13. I think it does fit his arc, and I don't think there are any logistical considerations, but we can continue that debate in the Stannis thread.
  14. I agree there are lots of ideas about Mance writing the letter, just nothing solid in terms of motive, means or opportunity. Theories that promote Mance as the writer always require the evidence to be supplemented with supposition, often with suppositions built on supposition, like Mance might have escaped, and he might have had an alliance with the Northern houses, and he might have written the letter before hand, and if we add up all these mights then we might see how Mance might have written the letter, maybe, even if we might not yet have been given the information we need to understand why he wrote the letter. And if that's wrong, then he might have just glamoured Ramsay or he might have control of Winterfell. I agree that Mance may very well have evaded capture, I even think it likely that Mance's Rattleshirt glamour ruby was involved, and I agree that the Northern Houses are conspiring against the Boltons. But Mance writing the Pink Letter is too much of a stretch for me. The evidence does not fit because in Mance it is being applied to the wrong person.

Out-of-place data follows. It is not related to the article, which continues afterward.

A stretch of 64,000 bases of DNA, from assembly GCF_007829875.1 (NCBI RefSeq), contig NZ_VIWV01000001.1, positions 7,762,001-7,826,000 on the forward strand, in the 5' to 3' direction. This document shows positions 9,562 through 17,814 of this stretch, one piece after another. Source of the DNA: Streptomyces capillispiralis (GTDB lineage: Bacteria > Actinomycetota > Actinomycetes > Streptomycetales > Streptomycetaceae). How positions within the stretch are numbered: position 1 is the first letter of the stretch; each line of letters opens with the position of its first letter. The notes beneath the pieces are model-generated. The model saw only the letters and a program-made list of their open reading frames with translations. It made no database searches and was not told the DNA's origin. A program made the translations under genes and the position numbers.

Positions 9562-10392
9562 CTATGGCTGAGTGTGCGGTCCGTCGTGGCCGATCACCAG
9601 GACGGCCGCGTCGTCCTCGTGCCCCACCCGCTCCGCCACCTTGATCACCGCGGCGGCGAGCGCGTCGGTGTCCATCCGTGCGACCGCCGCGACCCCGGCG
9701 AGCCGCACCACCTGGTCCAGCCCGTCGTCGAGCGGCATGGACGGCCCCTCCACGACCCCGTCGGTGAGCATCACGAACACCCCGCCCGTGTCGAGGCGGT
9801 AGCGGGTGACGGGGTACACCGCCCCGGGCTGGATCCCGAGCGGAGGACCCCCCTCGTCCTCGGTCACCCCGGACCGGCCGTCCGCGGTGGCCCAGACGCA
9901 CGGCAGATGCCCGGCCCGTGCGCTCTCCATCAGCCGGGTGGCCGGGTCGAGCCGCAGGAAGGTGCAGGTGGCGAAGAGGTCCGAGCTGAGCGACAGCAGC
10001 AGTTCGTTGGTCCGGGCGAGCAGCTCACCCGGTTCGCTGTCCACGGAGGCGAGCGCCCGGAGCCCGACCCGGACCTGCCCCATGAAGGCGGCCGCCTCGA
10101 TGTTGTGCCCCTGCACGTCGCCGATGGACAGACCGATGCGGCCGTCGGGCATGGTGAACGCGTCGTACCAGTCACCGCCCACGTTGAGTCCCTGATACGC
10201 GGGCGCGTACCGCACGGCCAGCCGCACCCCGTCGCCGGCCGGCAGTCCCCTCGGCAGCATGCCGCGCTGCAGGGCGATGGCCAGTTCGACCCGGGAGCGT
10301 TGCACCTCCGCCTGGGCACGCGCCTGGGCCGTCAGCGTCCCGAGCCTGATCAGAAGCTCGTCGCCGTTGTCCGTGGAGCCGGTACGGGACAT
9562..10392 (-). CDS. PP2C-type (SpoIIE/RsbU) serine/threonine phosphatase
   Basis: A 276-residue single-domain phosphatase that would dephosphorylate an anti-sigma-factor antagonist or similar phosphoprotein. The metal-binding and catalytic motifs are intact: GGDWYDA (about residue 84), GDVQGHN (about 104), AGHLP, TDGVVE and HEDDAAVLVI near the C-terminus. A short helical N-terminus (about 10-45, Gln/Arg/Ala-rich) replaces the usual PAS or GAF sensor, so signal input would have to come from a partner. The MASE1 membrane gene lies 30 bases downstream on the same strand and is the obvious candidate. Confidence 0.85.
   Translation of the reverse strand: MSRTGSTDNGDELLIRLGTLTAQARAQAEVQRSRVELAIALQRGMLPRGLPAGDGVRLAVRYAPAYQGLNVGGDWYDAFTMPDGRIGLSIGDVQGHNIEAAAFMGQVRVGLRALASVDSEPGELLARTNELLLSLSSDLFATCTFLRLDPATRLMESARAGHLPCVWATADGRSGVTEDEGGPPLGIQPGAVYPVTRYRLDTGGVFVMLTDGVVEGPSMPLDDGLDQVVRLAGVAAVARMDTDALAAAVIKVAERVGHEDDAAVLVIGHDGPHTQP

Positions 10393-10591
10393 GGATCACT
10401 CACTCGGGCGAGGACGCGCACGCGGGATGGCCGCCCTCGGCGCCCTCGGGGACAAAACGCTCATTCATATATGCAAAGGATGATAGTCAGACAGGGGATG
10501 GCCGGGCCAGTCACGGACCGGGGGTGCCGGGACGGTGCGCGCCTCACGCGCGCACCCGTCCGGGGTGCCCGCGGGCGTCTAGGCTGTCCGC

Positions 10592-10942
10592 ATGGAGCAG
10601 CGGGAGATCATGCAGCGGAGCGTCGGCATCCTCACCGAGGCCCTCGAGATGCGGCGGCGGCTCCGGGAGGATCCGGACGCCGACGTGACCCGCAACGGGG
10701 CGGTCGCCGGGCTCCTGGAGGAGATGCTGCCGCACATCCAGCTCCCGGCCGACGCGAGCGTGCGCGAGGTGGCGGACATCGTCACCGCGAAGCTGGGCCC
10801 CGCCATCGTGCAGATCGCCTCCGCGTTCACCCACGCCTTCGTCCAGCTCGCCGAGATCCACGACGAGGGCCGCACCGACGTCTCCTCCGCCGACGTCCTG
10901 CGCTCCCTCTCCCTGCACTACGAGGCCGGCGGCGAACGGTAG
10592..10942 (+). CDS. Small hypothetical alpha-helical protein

15. This is a good question to which there are two plausible answers. In my opinion it is very plausible that Stannis already has his own ravens. Communication is vital to any military campaign, and Stannis is a renowned and experienced military commander. There is no mention of ravens in Stannis baggage train, but considering Stannis is leaving a garrison at Castle Black, including this queen, daughter, and Melisandre, and given Castle Black would have a lot of ravens trained for Castle Black that are of no further use once they arrive, then I don't find it too much of a stretch to assume that Stannis brought ravens with him. We know he is no stranger to writing letters, and has turned to the pen on several occasions already, so it seems a reasonable assumption to me. But as the text makes no mention of ravens in Stannis baggage train, then personally I am inclined to think that the letter was sent from Winterfell, seven days after Theon I, by which time Stannis has control of the castle.